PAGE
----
Date of Award
Doctor of Education
Counselor Education and Counseling Psychology
Dr. John S. Geisler
Dr. Robert O. Brinkerhoff
Dr. George Robeck
Much of the literature on aging, retirement, and stages of life has focused on men. The changing role from productive members of society to that of being retired can be either viewed as an opportunity to experience new adventures or depressing for those who are unable to move successfully into the next developmental stage of life. This study examined factors that could contribute to life satisfaction in 144 individuals who were over 65 years of age. The factors that were included in this examination are self-esteem, morale, depression, and demographic characteristics (e.g., age, gender, ethnicity, educational level, marital status, income, self-reported health status, self-reported mobility status, activity level, work status, and memberships in organizations).
Retired individuals were recruited from a number of locations, including senior citizen centers and assisted living centers. The participants completed six instruments, the Life Satisfaction Scale, Rosenberg Self-Esteem Scale, Life Attitudes Profile - Revised, Geriatric Morale Scale, Geriatric Depression Scale, and a short demographic survey.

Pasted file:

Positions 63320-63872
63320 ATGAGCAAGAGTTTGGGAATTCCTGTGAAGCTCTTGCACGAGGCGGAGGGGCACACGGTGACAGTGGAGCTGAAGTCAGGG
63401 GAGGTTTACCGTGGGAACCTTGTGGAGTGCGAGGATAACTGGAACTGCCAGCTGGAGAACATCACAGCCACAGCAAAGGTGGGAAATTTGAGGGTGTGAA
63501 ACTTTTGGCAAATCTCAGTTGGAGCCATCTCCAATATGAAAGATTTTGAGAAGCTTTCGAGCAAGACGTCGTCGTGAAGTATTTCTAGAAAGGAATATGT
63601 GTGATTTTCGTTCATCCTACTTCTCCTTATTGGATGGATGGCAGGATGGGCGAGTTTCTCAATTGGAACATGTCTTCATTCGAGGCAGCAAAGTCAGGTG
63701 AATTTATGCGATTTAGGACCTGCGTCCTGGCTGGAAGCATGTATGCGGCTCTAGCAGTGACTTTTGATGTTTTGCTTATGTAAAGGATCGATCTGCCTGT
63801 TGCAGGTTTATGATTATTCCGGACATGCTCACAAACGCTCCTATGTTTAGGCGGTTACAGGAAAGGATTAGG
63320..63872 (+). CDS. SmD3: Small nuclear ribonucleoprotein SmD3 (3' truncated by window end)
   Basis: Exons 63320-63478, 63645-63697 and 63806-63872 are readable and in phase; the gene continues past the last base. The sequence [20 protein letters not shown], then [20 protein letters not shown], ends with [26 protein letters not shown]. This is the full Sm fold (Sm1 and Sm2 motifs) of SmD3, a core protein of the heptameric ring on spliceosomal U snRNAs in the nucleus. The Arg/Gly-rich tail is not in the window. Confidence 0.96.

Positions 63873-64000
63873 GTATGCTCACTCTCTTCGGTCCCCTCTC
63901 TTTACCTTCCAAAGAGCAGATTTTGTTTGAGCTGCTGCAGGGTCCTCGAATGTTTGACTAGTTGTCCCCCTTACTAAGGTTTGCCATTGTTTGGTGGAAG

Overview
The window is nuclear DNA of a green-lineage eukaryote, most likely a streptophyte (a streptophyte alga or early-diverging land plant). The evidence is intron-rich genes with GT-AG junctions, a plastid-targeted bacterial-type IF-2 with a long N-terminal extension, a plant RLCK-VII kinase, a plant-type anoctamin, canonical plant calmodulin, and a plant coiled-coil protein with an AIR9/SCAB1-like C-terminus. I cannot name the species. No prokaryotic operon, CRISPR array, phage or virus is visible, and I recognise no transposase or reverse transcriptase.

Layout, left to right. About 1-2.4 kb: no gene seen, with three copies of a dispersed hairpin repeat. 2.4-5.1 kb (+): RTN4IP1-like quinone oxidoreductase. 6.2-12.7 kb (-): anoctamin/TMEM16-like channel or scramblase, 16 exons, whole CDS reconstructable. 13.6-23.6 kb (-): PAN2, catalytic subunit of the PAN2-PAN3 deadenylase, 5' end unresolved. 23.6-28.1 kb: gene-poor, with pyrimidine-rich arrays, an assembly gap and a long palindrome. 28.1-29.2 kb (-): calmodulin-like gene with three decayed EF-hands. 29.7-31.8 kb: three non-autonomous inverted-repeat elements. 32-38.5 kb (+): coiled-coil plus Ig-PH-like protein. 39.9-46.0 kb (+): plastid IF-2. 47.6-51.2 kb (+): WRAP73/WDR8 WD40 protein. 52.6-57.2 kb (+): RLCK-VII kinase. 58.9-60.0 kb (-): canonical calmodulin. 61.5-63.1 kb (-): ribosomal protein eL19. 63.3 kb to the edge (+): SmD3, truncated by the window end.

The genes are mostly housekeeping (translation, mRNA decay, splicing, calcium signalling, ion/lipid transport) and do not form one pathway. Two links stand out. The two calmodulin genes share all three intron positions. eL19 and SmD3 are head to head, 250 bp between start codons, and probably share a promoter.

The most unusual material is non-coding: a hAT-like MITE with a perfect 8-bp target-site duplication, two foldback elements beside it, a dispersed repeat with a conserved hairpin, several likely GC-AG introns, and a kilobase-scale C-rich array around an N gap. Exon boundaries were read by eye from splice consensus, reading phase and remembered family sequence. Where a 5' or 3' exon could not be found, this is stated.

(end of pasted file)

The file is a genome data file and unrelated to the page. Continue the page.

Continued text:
Most of the participants were female, Caucasian, and either married or widowed. They self-reported their health and mobility as either good or fair. The majority were working as volunteers, actively pursued hobbies, and belonged to church, senior citizen, or civic groups. They interacted with family and friends frequently.
The results of the study provided evidence that male and female participants did not differ in their responses regarding life satisfaction, selfesteem, geriatric morale, and geriatric depression. The findings of the present study found that life satisfaction was increased if retired individuals were not depressed, had retired at an early age, were either currently or had been married, had achieved a college education, were active as a volunteer, were in excellent health, and did not work part-time.
Understanding which psychosocial variables contribute to life satisfaction can assist professionals working with this group develop programs and strategies to help improve the quality of their life after retirement. Further research is needed to explore the correlates of life satisfaction in the elderly as this group continues to increase its presence in society.
Tackett, Richard A., "Correlates Of Life Satisfaction After Retirement" (2001). Dissertations. 1390.